Sub-Theme 22: Economic and Institutional flux and the power of MNCs: towards a greater appreciation of the role of politics
University College Dublin, Ireland
University of Jena, Germany
University of Durham, UK
Maria Jesus Belizon
University College Dublin
Centro Universitário Belo Horizonte, Brazil
Call for papers
Our understanding of the role of power and politics in MNCs has advanced considerably in recent years. A number of seminal studies that include both research monographs and edited collections, as well as articles in leading journals, have made great strides in critically addressing the role of social actors and institutions in order to better understand the power of MNCs and power relations within MNCs (e.g. Kristensen and Zeitlin, 2005; Dörrenbächer and Geppert, 2011, 2017; Geary and Aguzzoli, 2016). Many of these works have brought together theories from various schools of thought, including international management, neo-institutionalism, comparative institutionalism, economic sociology, political science and critical management.
This appreciation of the role of power and power dynamics within MNCs follows from a general neglect of considerations of power, particularly from scholars within international business. However, we can now claim with some confidence that our understanding, on both a meso- and a micro-political level, of how different interests and access to variable and shifting power resources play out to create barriers and resistance to change and innovation within MNCs is considerably enhanced.
That being said, in attempting to correct for erstwhile shortcomings in the literature, scholars may arguably have ‘over-corrected’. We point to two areas in particular where we believe the literature is incomplete and under-theorised. First, a focus on power and the multinational company has arguably led us to over-state or at least over-emphasize the power of MNCs to the neglect of the power resources of other actors, including the state. Thus we call for considerations of the boundaries or limits of MNC power, particularly as it might fluctuate across different institutional regimes and phases of the economic cycle from periods of growth and expansion to times of flux and crisis. Second, and relatedly, a great deal of the literature focuses on power relations within the MNC as competing interests within management or between management and subsidiaries are played out. The unit of analysis has thus typically been the company. There has been comparatively less focus on how power is resourced from outside the MNC to influence relations within it. Here we are pointing, in particular, to the interface between institutions, especially institutions of the state, and the company. We are thus calling for a multi-level analysis of the dynamics of power.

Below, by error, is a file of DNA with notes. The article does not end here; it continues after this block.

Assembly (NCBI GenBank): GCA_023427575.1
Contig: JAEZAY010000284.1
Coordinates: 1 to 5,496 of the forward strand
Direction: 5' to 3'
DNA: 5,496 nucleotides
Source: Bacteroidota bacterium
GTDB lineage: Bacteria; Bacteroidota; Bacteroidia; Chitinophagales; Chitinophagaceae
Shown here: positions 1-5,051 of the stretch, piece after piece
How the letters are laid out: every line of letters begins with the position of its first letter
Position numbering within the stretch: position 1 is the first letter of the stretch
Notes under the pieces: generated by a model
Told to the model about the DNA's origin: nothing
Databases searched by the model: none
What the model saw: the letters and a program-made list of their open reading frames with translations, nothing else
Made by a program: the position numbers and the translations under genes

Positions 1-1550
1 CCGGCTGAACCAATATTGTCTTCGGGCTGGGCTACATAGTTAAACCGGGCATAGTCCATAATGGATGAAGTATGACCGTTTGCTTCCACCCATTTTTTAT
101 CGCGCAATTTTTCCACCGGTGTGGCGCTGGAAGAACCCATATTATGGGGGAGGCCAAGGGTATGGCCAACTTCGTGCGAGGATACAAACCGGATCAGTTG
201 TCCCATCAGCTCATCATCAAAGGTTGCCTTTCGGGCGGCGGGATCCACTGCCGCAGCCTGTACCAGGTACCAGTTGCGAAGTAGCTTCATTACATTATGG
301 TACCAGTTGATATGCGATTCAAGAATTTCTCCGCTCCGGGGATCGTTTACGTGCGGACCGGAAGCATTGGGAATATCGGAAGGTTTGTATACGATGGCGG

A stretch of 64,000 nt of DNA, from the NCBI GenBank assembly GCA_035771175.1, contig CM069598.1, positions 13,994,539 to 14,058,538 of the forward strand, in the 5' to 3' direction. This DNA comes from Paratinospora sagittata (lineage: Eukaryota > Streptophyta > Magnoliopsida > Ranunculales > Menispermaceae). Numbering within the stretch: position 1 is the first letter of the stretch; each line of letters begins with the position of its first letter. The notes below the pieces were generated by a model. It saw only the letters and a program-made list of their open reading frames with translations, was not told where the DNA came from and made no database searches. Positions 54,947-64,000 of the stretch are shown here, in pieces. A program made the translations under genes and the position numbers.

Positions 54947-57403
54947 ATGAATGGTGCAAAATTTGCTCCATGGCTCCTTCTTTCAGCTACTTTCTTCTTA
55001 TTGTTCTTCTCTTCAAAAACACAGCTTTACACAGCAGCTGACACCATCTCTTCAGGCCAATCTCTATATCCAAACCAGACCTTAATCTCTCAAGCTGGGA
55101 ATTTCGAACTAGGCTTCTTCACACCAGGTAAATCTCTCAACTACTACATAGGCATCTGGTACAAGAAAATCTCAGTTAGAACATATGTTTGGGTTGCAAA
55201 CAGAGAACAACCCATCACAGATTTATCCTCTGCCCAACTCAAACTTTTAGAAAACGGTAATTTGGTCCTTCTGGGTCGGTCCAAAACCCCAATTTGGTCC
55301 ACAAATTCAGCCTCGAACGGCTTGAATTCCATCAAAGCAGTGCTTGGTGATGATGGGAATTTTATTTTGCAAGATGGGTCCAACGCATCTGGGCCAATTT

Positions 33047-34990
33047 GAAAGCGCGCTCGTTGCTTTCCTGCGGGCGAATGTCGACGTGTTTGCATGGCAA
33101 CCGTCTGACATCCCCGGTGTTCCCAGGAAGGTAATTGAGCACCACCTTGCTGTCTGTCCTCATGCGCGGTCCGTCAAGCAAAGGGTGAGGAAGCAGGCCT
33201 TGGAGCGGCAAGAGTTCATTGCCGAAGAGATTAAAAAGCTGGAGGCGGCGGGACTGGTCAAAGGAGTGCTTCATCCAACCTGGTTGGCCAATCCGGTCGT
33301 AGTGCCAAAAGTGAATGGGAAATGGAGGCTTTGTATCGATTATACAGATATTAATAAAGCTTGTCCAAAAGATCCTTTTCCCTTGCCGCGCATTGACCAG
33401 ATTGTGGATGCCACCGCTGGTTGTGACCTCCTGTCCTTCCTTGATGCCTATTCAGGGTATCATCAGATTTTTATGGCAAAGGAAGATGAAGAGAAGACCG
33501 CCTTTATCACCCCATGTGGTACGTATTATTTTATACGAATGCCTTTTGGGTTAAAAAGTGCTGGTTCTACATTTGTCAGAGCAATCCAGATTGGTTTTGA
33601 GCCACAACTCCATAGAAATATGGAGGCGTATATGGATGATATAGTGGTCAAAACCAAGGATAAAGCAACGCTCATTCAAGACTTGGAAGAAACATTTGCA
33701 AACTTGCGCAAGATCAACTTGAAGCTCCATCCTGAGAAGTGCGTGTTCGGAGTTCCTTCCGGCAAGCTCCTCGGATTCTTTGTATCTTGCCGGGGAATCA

In light of this neglect in the literature, we identify a wide range of open questions which need to be further studied and addressed. In this sub-theme, we would like to explore two interrelated dimensions of the MNC as a politicised organisation.
First, we are interested in the macro-political level of analysing the power and politics of the MNC. Questions to be addressed here include the power of MNCs and the limits of MNCs’ power in relation to the host countries in which their subsidiaries are based. In the literature, such power relations are often observed as being ‘asymmetrical’ (Geppert and Clark, 2006) or ‘hegemonic’ (Levy, 2009), especially where Western MNCs enter non-Western (emerging) economies. Indeed many observers view the power of MNCs and the pursuit of their interests as being “pathological” (Bakan, 2004) and “amoral” and “unaccountable” (Chomsky, 2000). While we accept that this is often the case, we would welcome submissions where such observations are queried and challenged particularly as they might relate to the newly emerging ‘transnational social spaces’ (Morgan, 2001) of Latin America, Africa and Asia, and also as they might need to be reformulated to take account of shifting geopolitical forces. Thus we do not expect the power of actors – state or MNCs – to be fixed, but rather they can be expected to vary across ‘institutional spaces’ and over time as economic circumstances and associated power resources shift. We welcome studies that are conducted particularly at periods of disjunctive flux where the ‘rules-of-the-game’ come to be rewritten and power resources redistributed in significantly new fashions.